Debarking: Benefits, Ethicality and Alternatives for Reducing Dog Noise
Whether you are already a dog owner or you are considering getting one, you have probably thought of the problem of the dog's barking at some point.
Is it something that would bother you as an owner, or are you thinking about your neighborhood?
If you are thinking about getting a dog, think about the breeds that are less likely to bark since some are more vocal than the others, and you are half way from not having a problem at all.
On the other hand, if you already have a dog and are pressured by the neighbors to keep it quiet there are some options available.
Why do dogs bark?
In addition to body language, barking is dogs' way of communication.
They communicate with other dogs as well as with their owners.
They bark when they are anxious or afraid, when they want to warn you of something, when they are happy or even bored.
What is debarking?
Debarking, or Ventriculocordectomy is a surgical procedure which removes a part of the dog's vocal cords tissue.
It is also called bark softening or devocalization.
The most precise term should be bark softening since the dog does not lose its ability to bark or vocalize in any way (howl, growl, whine,..).
The result of the debarking procedure is a softer bark that is usually similar to a hoarse cough.
The procedure is done in one of two ways: either laparoscopically, through a small neck incision (the laryngotomy technique), or through the dog's open mouth (oral technique)-a fairly minor procedure.
In both cases, your pet is under general anesthesia.
When considering debarking several concerns come up. Some are of ethical and some of medical nature.
Does debarking work?
The answer is ambiguous since the outcome of the surgery is not always as the owner expected it.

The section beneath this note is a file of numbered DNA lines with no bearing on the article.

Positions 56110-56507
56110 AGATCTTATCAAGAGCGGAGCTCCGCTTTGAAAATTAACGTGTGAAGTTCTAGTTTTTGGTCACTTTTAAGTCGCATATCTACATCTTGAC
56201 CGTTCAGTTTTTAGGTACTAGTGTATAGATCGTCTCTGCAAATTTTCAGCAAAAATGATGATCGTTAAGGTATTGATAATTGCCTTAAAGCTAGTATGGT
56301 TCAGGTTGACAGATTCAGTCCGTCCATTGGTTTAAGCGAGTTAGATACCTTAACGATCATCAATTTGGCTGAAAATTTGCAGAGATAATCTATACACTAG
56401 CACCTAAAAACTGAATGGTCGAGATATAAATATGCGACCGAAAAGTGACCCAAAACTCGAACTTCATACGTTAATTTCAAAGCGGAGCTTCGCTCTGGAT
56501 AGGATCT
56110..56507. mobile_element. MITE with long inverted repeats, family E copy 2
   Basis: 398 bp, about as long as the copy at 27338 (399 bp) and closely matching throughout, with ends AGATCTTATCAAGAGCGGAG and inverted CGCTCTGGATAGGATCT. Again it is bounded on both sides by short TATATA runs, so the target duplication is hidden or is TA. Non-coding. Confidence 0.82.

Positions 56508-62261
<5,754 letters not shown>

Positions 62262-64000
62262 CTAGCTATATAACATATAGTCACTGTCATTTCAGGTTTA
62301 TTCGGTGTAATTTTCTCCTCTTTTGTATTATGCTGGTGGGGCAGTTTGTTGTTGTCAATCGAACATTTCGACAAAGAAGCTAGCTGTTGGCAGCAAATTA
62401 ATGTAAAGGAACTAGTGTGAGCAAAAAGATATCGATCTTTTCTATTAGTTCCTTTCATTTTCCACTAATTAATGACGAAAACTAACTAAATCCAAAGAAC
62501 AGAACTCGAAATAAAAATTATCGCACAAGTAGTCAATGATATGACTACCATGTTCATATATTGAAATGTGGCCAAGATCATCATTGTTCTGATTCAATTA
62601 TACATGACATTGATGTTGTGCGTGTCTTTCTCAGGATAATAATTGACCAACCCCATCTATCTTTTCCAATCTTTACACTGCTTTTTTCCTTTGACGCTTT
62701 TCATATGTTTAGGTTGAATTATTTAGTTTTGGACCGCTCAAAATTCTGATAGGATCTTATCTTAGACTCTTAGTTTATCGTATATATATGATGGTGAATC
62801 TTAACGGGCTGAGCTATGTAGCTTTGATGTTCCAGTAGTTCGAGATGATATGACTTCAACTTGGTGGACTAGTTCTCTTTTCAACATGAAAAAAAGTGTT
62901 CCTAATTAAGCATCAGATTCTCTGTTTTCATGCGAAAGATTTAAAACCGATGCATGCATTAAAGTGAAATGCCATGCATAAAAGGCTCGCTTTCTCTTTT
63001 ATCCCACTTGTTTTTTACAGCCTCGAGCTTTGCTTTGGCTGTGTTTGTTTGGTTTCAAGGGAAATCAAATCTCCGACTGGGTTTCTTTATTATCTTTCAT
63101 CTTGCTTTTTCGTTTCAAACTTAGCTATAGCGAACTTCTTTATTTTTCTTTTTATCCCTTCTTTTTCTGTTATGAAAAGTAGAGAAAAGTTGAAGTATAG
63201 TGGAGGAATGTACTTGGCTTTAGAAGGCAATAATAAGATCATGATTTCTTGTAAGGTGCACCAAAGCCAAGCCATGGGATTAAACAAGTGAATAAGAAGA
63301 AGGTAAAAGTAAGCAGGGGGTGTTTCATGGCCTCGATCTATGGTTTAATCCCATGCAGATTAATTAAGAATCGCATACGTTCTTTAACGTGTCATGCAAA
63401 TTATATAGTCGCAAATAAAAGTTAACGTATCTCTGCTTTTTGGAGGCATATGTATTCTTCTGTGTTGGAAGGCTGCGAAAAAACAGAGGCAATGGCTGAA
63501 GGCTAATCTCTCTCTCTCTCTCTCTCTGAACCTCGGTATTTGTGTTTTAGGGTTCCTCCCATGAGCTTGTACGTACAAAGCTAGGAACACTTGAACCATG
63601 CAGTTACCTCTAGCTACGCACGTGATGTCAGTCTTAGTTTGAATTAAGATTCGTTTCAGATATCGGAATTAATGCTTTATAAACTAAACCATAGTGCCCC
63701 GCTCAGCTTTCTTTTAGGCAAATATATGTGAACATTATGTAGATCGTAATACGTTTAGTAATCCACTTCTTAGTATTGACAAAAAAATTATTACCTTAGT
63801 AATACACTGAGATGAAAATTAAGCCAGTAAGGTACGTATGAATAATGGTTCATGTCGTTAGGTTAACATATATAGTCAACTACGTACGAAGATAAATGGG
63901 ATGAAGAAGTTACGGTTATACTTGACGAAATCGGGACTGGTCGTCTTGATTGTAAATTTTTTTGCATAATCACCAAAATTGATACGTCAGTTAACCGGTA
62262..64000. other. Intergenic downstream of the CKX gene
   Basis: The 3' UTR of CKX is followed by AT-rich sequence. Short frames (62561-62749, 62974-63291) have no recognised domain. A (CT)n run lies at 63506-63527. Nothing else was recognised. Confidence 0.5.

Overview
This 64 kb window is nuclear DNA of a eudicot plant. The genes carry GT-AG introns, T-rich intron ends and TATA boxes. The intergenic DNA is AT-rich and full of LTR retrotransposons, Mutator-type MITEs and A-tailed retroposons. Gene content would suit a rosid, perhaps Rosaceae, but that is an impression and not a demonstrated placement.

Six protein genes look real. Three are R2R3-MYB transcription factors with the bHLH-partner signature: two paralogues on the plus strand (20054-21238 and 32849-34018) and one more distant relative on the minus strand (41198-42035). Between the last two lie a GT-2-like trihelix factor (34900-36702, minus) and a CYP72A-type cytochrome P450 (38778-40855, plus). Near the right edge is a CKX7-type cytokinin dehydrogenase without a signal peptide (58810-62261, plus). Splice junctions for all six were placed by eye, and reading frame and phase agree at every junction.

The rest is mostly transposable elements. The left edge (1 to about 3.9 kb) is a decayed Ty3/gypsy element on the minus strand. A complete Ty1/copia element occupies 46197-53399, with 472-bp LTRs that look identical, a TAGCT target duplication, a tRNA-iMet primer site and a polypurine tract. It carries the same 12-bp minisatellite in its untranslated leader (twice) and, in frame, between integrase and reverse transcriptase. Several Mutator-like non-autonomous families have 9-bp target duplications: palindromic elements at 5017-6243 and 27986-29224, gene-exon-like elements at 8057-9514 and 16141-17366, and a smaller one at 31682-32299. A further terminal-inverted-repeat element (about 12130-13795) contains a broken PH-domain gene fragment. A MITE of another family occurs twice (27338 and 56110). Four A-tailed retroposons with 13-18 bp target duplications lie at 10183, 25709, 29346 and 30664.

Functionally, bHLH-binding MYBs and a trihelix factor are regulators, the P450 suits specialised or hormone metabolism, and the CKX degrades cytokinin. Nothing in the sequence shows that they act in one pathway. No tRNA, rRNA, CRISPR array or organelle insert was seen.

The procedure is expected to diminish the volume of the bark, and it usually does that, but some owners have reported that their dog's new bark can be as irritating as before the operation, just not as loud.
When is it done?
Loving pet owners decide to take this step usually as their last option, in order not to consider euthanasing or abandoning their dog.
It happens in situations when the neighborhood or the family is interrupted daily by the dog's relentless barking at inappropriate times (most often at night).
Is your pet in danger?
The risks are the same as with any other surgery.
There can be possible complications like an allergic reaction to the anesthetic, swelling or inflammation, and so on.
A certain amount of pain is also expected during the recovery period.
The pain will eventually stop, but what are some of the long-term consequences?
Since the body's characteristic is to heal and renew itself, over time a significant amount of scar tissue may develop in the treated region.
That can cause some difficulty breathing or even swallowing which in turn results in more possible surgeries done on your pet.
Note that finding your dog the best possible surgical care can help in decreasing the risks of the surgery, but it does not necessarily mean that there will not be any consequences to the health of your pet.
What are some benefits of Debarking?
It is not all black as there are some benefits to the surgery as well.